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United Nations agency hold talks on refugee repatriation
Sunday, September 16, 2012
NAIROBI (Xinhua) -- The Kenyan government and the United Nations will hold talks next week on the possible voluntary repatriation of Somalia refugees who are residing in Kenya, a United Nation official said on Saturday.
United Nations High Commissioner for Refugees (UNHCR) Somalia Representative Bruno Geddo told Xinhua in Nairobi that Somali’s make up 465,000 of the roughly 550,000 total refugees in the Kenya.
"The UN and Kenya government have scheduled a meeting next week whose agenda is to reach a common understanding and develop a plan for the possible repatriation of Somalia refugees following the formation of a new government in Somalia," Geddo said on the sidelines of the fourth Story Moja Hay Festival.
The four day festival will feature writers and readers from across the world with the aim of sharing stories and ideas.
Geddo noted that the earliest the repatriation process can begin is next year.
"The actual date will depend on the peace conditions in Somalia because there is currently violence in the country," the UNCHR official said.
"The reality is that currently, UN staff are working under a tight security protocol due to the risk of attack by terrorists," he said.
According to the UN, the easiest group to resettle back into Somalia are the ones who came to Kenya this year as they have not established deep roots.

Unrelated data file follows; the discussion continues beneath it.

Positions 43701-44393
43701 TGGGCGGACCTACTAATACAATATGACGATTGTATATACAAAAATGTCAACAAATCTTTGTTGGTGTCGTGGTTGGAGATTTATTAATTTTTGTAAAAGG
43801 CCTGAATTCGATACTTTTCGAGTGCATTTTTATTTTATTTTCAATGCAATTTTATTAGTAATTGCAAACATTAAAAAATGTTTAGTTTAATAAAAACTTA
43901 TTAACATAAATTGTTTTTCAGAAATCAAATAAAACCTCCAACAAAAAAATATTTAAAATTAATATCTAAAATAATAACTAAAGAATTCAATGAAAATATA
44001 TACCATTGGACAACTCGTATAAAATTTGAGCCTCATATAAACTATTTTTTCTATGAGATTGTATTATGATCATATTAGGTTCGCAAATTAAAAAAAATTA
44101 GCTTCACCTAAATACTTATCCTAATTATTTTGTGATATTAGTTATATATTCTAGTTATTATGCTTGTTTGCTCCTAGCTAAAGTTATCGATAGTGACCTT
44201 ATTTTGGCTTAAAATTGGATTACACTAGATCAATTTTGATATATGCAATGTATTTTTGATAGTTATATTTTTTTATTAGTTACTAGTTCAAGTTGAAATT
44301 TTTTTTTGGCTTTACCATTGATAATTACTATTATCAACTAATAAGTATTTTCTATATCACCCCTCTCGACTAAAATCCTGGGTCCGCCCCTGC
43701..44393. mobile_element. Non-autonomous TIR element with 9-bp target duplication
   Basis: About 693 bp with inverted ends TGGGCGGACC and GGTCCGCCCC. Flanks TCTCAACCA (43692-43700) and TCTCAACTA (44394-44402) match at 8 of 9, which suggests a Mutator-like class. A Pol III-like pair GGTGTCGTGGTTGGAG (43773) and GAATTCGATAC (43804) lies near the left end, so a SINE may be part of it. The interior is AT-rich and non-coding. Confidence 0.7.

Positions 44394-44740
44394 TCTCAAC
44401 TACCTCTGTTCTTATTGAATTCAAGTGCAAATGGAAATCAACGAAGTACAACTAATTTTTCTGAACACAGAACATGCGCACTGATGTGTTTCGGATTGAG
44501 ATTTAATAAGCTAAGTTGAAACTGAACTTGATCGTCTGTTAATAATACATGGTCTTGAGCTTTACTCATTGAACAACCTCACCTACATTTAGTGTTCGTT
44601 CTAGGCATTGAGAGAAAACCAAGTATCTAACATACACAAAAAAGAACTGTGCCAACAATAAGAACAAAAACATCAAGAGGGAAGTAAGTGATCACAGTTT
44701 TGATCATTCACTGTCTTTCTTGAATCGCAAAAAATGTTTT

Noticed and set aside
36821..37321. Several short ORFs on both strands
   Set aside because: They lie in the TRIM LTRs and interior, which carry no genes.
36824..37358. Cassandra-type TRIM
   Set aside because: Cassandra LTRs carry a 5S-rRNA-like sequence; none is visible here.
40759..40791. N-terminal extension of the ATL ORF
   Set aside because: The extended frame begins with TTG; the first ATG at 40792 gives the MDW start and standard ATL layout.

He noted that there are some third generation Somalia refugees who only know life in refugee camps.
"Some of them cannot leave the camp and can only secure work as translators or get employment in international Nongovernmental Organizations working in the camps," he said.
Geddo added that the UN is also planning to relocate its office to Somalia from Kenya.
"It will be the starting point for up scaling assistance to Somalia, as you have to be on the ground in order to understand local conditions," he said.
The UN official said that estimates indicate that over 100 million U.S. dollars worth of goods and services is transacted by Somali’s at Nairobi’s Eastleigh town monthly.
Geddo noted that the Dadaab refugee camp which hosts a majority of Somalia refugees and is located over 500 km north east of Nairobi has an annual turnover is 25 million dollars and out of which 14 million dollars is contributed to the local economy.
He said that UN has been active in Somalia for the past 20 years and have played an active role in sheltering internally displaced persons in Somalia.
Geddo said that the UN will learn from the lessons and help improve its role inside Somalia.
"We will not have a policy for blanket provision of aid but it will be more targeted in order to avoid waste and abuse," he said.
"It will be aimed at those in greatest need but will also help the whole nation build resilience in order to avoid a recurrence of famine," he said.
Director of the African Resource and Capacity Initiative Ahmed Jama said that there is emerging conflict between the returning Somali Diaspora community and the locals.
"We hope these differences will not degenerate and increase tension as those from the Diaspora are seen to be favored," he said.
Jama, who is a former resident of Mogadishu, said that new government will also have a difficult task of rebuilding the city.
The director added that the estimate for remittances from Diaspora is between one to two billion dollars annually.
"It is the remittances that maintain the livelihood of a majority of the residents in Somalia," Jama said.
Jama said that in the past few years, Somalia has faced the menace of militant Islamists who took over power from the clan based warlords.
He said that blast that occurred in Mogadishu a day after the new Somalia president was sworn in shows that Islamists forces are still present in the country.
"The politics of revenge is still present in Somalia," he said.
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